MEAFORD - Some Meaford Long Term Care residents have been walking the home's halls and in its garden in symbolic support of an end-to-end Bruce Trail walk underway by the president of the company that now owns the home.
Wednesday several residents will meet Elaine Shantz, president and chief operating officer of peopleCare, which recently purchased the facility. They'll meet at the Walter's Falls Inn, near where the Bruce Trail passes through Walter's Falls, and have lunch.
As published in SeedWorld - by Dennis Thompson
Nestled up in the northwest corner of Ghana, is an entrepreneurial group of female farmers keen on gaining skills, generating revenue and reputations as Quality Seed producers. Several kilometers away, other women farmers watch over their commercial soybean fields and tout the value of Quality Seed. Stella, proudly but demurely, serves as the spokeswoman for the community of Quality Seed producers.
To celebrate Canada's 150th Anniversary next year and the 17 Sustainable Development Goals, the Global Compact Network Canada (GCNC) welcomes you to contribute to an enlightening publication for Canada and the world by writing a letter to the next generation of leaders.
Your voice counts! Global Affairs Canada (GAC) wants to hear your feedback as part of their International Assistance Review. Don’t miss out on this unique opportunity to shape how Canada works around the world.
In a recent segment on FaithFM (a radio station serving the Waterloo Region), David Eagle, MEDA's associate director for East Africa programs, gave an overview of our Cassava project in Tanzania. Listen in to hear David describe MEDA's work to develop sustainable livelihoods for millions of people living in poverty. Interview by Jess Huxman of Mennonite Foundation Canada.
A Canadian nonprofit teams up with D2L to train women founders in Libya and beyond
By Ainsley O'Connell (@ainsleyoc)
Originally published in Fast Company
Welcome to Libya, where life goes on amid political and economic turmoil.
"You might be standing on your balcony enjoying the view and—bam!—hear this explosion, but it’s not always like that," says entrepreneur Amal Delawi, a cancer survivor and working mom who lives in Tripoli. Following the 2011 revolution, which toppled longtime leader Muammar Gaddafi, and her cancer treatment, which required travel to Egypt, she was broke and unemployed.
By Hope McKeever
Photos: Nate Bergey
Globally, markets serve as the epi-center of economic and social involvement. Likewise, with outdoor farmer’s markets, Pennsylvania is no stranger to a market model of community building and agricultural emphasis. From spicy Mexican enchiladas to sweet chocolate truffles from Ukraine, many countries have traditions that make their market experience unique. Market place goods are often linked to the economic and social atmosphere of a country. MEDA saw this as the perfect vehicle to raise awareness about our important work and support the creation of opportunities for people living in poverty.
Source: "Fortifying cooking oil for children's health" in the University of Waterloo's Daily Bulletin
More than half a million children under the age of five have died in Tanzania in the past decade as a result of inadequate nutrition, but a new joint project with some Waterloo roots will increase access to one important micronutrient and potentially save lives.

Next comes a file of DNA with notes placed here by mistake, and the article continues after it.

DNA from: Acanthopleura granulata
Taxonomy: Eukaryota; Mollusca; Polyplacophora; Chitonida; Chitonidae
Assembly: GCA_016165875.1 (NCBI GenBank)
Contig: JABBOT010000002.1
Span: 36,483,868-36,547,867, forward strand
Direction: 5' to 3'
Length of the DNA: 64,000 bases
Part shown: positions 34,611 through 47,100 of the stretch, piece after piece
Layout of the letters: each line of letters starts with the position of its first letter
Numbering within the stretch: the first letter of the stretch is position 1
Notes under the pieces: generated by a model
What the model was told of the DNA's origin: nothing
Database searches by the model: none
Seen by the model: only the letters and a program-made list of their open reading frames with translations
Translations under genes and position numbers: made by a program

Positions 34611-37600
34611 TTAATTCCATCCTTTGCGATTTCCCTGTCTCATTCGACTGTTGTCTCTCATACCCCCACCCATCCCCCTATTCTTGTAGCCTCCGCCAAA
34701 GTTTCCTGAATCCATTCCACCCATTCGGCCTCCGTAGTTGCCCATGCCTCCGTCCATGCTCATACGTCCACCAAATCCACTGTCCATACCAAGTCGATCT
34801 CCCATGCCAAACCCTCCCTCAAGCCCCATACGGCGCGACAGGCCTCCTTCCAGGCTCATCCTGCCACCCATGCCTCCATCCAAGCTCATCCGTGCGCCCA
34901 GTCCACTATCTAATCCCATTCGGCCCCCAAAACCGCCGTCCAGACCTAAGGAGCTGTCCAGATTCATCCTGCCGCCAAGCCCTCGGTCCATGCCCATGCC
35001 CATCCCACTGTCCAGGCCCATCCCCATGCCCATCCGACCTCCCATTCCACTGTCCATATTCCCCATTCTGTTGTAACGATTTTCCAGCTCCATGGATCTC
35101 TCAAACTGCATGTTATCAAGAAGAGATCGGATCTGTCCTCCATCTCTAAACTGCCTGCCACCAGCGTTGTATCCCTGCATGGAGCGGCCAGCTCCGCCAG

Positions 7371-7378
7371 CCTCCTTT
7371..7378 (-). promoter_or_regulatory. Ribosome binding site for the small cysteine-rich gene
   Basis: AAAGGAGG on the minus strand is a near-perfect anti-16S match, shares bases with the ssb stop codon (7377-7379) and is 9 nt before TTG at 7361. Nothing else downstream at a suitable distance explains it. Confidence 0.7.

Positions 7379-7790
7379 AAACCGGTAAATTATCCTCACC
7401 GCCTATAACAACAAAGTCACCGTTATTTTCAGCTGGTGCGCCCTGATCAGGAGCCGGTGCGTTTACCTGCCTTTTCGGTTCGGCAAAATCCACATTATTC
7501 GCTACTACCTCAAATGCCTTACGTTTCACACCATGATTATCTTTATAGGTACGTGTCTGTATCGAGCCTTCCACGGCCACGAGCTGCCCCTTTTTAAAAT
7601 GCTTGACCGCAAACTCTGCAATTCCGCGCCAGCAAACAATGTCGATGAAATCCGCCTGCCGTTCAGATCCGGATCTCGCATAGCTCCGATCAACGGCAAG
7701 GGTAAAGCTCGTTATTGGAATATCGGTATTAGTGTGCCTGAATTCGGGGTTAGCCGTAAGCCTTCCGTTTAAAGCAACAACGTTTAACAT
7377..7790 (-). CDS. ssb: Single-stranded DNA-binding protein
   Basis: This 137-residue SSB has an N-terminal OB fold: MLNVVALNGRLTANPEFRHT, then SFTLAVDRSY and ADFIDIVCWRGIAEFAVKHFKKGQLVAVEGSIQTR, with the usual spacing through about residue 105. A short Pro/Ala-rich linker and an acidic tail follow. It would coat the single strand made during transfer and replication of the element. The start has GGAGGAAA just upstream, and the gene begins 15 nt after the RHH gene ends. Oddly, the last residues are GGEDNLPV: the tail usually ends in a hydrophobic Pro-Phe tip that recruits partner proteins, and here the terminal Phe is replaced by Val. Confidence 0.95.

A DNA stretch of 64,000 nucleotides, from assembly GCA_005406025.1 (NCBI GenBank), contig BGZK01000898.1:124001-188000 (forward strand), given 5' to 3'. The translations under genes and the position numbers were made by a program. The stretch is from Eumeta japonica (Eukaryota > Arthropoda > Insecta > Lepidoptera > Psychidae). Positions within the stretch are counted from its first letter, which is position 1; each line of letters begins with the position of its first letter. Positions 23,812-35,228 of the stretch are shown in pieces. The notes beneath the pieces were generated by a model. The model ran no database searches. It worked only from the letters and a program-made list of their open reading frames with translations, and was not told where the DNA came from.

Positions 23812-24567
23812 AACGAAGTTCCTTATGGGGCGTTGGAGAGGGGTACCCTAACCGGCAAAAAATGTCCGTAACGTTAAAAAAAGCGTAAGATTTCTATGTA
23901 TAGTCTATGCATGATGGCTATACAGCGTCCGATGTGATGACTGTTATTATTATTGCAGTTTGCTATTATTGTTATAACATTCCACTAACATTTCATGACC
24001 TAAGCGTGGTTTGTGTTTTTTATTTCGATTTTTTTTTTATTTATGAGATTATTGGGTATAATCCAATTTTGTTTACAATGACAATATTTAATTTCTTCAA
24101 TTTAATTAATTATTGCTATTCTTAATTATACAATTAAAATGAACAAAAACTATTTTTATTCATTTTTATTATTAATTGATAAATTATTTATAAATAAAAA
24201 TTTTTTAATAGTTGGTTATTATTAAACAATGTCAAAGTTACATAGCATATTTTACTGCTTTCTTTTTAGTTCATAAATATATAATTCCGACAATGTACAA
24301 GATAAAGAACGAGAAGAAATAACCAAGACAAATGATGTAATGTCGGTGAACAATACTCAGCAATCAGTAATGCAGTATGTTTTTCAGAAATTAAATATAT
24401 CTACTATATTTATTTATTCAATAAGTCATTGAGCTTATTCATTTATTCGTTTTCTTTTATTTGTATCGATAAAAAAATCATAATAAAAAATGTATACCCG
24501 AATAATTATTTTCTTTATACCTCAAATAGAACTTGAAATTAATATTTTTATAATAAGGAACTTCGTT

Mennonite Economic Development Associates (MEDA), the University of Waterloo, and Sokoine University of Agriculture in Tanzania just launched a two-and-a-half-year project aimed at reducing vitamin A deficiency using fortified foods.
Impact Investing in Frontier Markets
When we think of global health security, we cannot look at it as a single issue.
I believe we have to look at the entire well-being of the individual.
There is a strong link between health and economics.
Source: "Canada Continues to Support Agricultural Development in Ethiopia" on the Foreign Affairs, Trade and Development Canada website
Minister MacKay and MP Armstrong announce two projects that will help boost farmers' productivity and resilience
February 1, 2015 - Truro, Nova Scotia - Today, on behalf of the Honourable Christian Paradis, Minister of International Development and La Francophonie, the Honourable Peter MacKay, Minister of Justice and Attorney General of Canada, and Scott Armstrong, Parliamentary Secretary to the Minister of Employment and Social Development and Member of Parliament for Cumberland-Colchester-Musquodoboit Valley, participated in an event at Dalhousie University to highlight Canada's continued support for agriculture in Ethiopia.
Source: "Revolutionizing agriculture in Ethiopia: Dal to lead $18 million development project" by Robyn McCallum on the Dalhousie University website
In Ethiopia, agriculture isn't just a way of life: in many respects, it's the cornerstone of life itself.
Approximately 80-85 per cent of the country's population is employed in agriculture. The country has the largest livestock population in all of Africa, and agriculture contributes more than 40 per cent of the country's total GDP. But the country is both heavily populated and economically poor. There's widespread food insecurity, limited social support for and acceptance of women, and 30 per cent of the country's 85 million people live on less than $1.25 US a day.
Source: "Bible Hill agricultural campus joins Ethiopian project" by Aaron Beswick Truro Bureau in the Herald News
Bible Hill is teaming up with Ethiopia.
Well, it's actually a bit more complicated than that.
Dalhousie University's agricultural campus in Bible Hill will be administering an $18-million program funded by Foreign Affairs, Trade and Development Canada to improve agricultural education in Ethiopia.
The program, called Agricultural Transformation Through Stronger Vocational Education, touts itself as one of the first steps in moving Ethiopia's farming community from a subsistence one to a market economy.